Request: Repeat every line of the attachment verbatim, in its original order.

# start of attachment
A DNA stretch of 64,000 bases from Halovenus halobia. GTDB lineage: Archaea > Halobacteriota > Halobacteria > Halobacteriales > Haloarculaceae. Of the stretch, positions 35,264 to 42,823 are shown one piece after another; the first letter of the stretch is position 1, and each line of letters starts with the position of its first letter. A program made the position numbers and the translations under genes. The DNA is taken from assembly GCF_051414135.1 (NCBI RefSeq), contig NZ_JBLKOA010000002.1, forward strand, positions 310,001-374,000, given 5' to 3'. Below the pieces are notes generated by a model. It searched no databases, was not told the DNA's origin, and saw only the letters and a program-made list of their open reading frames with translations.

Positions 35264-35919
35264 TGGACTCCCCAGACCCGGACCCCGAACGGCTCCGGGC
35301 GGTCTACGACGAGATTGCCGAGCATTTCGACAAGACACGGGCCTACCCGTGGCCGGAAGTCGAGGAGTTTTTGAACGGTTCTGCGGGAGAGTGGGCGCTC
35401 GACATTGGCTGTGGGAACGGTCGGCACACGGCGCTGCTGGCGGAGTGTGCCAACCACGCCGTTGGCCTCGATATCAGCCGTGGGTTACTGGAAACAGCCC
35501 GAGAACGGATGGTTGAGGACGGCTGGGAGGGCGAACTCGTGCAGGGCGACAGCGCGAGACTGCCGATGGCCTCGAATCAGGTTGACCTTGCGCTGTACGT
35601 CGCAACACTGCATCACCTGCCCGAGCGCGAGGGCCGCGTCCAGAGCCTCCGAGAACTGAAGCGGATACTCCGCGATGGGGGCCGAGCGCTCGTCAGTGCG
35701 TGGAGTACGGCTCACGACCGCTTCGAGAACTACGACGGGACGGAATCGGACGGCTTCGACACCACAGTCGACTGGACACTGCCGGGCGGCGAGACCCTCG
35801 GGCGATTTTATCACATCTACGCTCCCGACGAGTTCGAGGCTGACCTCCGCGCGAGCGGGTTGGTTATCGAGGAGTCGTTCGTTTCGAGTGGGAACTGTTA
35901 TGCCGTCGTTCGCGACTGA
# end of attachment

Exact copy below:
A DNA stretch of 64,000 bases from Halovenus halobia. GTDB lineage: Archaea > Halobacteriota > Halobacteria > Halobacteriales > Haloarculaceae. Of the stretch, positions 35,264 to 42,823 are shown one piece after another; the first letter of the stretch is position 1, and each line of letters starts with the position of its first letter. A program made the position numbers and the translations under genes. The DNA is taken from assembly GCF_051414135.1 (NCBI RefSeq), contig NZ_JBLKOA010000002.1, forward strand, positions 310,001-374,000, given 5' to 3'. Below the pieces are notes generated by a model. It searched no databases, was not told the DNA's origin, and saw only the letters and a program-made list of their open reading frames with translations.

Positions 35264-35919
35264 TGGACTCCCCAGACCCGGACCCCGAACGGCTCCGGGC
35301 GGTCTACGACGAGATTGCCGAGCATTTCGACAAGACACGGGCCTACCCGTGGCCGGAAGTCGAGGAGTTTTTGAACGGTTCTGCGGGAGAGTGGGCGCTC
35401 GACATTGGCTGTGGGAACGGTCGGCACACGGCGCTGCTGGCGGAGTGTGCCAACCACGCCGTTGGCCTCGATATCAGCCGTGGGTTACTGGAAACAGCCC
35501 GAGAACGGATGGTTGAGGACGGCTGGGAGGGCGAACTCGTGCAGGGCGACAGCGCGAGACTGCCGATGGCCTCGAATCAGGTTGACCTTGCGCTGTACGT
35601 CGCAACACTGCATCACCTGCCCGAGCGCGAGGGCCGCGTCCAGAGCCTCCGAGAACTGAAGCGGATACTCCGCGATGGGGGCCGAGCGCTCGTCAGTGCG
35701 TGGAGTACGGCTCACGACCGCTTCGAGAACTACGACGGGACGGAATCGGACGGCTTCGACACCACAGTCGACTGGACACTGCCGGGCGGCGAGACCCTCG
35801 GGCGATTTTATCACATCTACGCTCCCGACGAGTTCGAGGCTGACCTCCGCGCGAGCGGGTTGGTTATCGAGGAGTCGTTCGTTTCGAGTGGGAACTGTTA
35901 TGCCGTCGTTCGCGACTGA